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Neman: How Missouri saved wine production around the world

Neman: How Missouri saved wine production around the world

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George Engelmann and Charles Valentine Riley

George Engelmann (left) and Charles Valentine Riley

In the 1870s and 1880s, the European wine industry was in a freefall. In just a few years, wine production in France alone fell by more than two-thirds.

The reason the industry recovered and we can enjoy wine from around the world today has a lot to do with Missouri.

The story of Missouri’s link to the remarkable recovery of wine grapes nearly everywhere is told in “Grafting the Grape: American Grapevine Rootstock in Missouri and the World,” the current exhibit at the Stephen and Peter Sachs Museum at the Missouri Botanical Garden. The exhibit runs through March.

The devastation was caused by a tiny insect, the grape phylloxera, which sucks a vital chemical compound out of the roots of grapevines, said museum curator Nezka Pfeifer. Eventually, the vines withered and died.

By the 1860s, phylloxera — they’re small enough to be visible only if your vision is good — were starting to make their effects known across continental Europe. Understandably concerned, officials in France reached out for help from Charles Valentine Riley.

Born in England in 1843, Riley had come to America and become one of this country’s top entomologists — specialists in insects. In 1868, he moved to St. Louis and became Missouri’s first state entomologist. To figure out how to fight the phylloxera plague, Riley turned to George Engelmann.

A European-born American scientist like Riley, Engelmann was Henry Shaw’s first botanist for Shaw’s gardens, which are now the Missouri Botanical Garden, Pfeifer said.

Riley and Engelmann knew that phylloxera were not causing the same kind of problems in American grapes as they were in Europe. Although the insects attacked American vines — except, notably, in California — they did not cause sufficient damage to kill them.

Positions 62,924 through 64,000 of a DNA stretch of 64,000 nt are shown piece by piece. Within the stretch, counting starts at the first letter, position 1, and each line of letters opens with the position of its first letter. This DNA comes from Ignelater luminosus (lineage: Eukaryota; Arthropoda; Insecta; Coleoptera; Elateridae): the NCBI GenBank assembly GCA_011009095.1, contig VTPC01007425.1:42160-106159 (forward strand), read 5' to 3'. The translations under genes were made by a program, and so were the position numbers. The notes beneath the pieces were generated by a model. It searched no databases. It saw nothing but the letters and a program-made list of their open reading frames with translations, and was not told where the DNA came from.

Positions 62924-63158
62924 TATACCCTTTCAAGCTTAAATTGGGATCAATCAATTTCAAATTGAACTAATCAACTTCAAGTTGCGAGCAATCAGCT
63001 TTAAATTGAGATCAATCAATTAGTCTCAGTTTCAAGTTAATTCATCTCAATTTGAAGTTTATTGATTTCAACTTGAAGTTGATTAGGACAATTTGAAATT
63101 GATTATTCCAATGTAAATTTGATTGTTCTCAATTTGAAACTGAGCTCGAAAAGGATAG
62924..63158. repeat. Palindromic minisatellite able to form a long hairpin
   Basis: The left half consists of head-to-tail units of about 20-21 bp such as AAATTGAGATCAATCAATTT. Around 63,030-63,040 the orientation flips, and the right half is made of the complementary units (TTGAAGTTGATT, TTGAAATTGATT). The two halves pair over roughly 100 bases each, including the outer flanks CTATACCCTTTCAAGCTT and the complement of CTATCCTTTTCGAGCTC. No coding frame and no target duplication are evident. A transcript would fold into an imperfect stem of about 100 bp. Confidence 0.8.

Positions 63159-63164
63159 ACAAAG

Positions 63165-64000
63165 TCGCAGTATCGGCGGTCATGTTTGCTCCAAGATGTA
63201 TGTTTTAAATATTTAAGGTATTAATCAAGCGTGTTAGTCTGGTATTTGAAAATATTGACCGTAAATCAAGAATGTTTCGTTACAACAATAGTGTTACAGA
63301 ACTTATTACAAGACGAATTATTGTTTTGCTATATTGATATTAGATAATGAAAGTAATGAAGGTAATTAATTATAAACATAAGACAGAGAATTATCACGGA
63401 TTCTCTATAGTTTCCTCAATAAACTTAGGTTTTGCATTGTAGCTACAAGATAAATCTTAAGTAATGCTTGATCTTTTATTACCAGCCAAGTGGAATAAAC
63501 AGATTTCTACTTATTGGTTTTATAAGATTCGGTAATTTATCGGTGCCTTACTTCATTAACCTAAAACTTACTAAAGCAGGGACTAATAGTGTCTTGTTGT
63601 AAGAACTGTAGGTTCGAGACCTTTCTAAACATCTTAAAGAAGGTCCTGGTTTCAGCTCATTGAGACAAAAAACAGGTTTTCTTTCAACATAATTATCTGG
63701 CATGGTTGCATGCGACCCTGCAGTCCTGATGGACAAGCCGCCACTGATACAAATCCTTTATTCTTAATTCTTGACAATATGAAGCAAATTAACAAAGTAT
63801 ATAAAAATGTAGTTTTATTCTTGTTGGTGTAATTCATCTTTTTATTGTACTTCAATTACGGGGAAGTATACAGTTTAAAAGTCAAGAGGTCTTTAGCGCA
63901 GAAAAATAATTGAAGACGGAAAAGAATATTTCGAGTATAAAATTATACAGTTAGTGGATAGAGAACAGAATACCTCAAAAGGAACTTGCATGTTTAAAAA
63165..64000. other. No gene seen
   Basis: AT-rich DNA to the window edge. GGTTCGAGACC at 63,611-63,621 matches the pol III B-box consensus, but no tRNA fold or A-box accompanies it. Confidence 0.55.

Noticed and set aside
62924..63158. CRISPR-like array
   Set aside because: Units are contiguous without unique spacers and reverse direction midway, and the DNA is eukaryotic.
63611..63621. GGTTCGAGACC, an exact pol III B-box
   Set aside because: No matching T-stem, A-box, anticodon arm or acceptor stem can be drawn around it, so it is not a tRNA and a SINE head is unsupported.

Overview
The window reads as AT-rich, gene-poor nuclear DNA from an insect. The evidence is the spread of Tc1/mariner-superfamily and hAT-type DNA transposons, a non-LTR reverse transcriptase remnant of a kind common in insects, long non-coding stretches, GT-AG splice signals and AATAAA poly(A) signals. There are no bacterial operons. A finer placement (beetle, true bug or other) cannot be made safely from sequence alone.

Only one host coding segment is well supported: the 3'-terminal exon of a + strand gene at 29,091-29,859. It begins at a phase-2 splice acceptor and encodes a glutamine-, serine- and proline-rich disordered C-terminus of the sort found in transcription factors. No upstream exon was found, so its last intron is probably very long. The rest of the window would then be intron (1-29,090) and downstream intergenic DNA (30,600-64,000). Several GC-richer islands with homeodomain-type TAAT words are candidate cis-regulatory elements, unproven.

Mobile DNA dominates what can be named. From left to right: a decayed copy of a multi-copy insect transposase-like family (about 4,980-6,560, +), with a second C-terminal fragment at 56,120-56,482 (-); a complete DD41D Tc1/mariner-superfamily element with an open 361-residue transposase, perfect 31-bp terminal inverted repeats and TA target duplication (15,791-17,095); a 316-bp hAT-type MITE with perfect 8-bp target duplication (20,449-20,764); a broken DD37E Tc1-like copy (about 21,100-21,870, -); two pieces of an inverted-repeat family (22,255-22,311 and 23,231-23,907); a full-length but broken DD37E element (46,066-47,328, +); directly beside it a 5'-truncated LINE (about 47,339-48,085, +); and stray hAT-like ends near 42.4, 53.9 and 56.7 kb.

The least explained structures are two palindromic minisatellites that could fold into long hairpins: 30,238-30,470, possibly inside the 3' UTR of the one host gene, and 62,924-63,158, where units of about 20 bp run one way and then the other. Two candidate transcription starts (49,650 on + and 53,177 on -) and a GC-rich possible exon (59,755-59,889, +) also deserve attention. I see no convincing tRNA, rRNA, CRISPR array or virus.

The insects were the same, but the vines were different. Vitis vinifera vines, which are common across Europe and into southwestern Asia, are the source of most of the world’s wines but were also most susceptible to phylloxera. The many wild grapevines native to America were resistant to them.

So Riley and Engelmann suggested grafting vitis vinifera vines onto the roots from Missouri grapevines and those from around this country. The theory was that the vines would produce desirable, European-style grapes from roots that could withstand an attack by phylloxera.


Phylloxera eggs in a gall as photographed with a scan electron microscope by Dorinth Doherty. Phylloxera almost destroyed the grape crop in Europe.

Working with the Jefferson County nursery Bush & Son & Meissner, they sent thousands of American grape seeds to France. Grapes had never before been grafted, though the process had been used for other fruits for thousands of years. Some of the types of seeds made a better grafted vine than others, and three (vitis riparia, vitis rupestris and vitis berlandieri) worked best of all.

To this day, 90% of all the wine in the world comes from vines grafted onto roots from Missouri and the United States. Only a few wine-producing areas, including Chile, the Mosel region of Germany and parts of Australia, have not been affected by phylloxera.

The type of roots used in the grafts can make a difference, Pfeifer said. Part of the exhibit is devoted to the work of Allison Miller, a biologist at St. Louis University and the Danforth Plant Science Center. Miller has learned that each different species of root stock affects the final product differently, Pfeifer said.

It’s not just the way the vines grow, or their resistance to disease or pests. The flavor, too, will subtly change depending on the grafted roots.

So pull the cork on a bottle of wine, pour out a glass and enjoy. And as you do, keep in mind that its very existence, and even its taste, comes from the wild grapes that grow in Missouri.

The Stephen and Peter Sachs Museum, on the grounds of the Missouri Botanical Garden, is open 11:30 a.m. to 4:30 p.m. Tuesdays through Sundays. Admission is free with an admission to the Missouri Botanical Garden.

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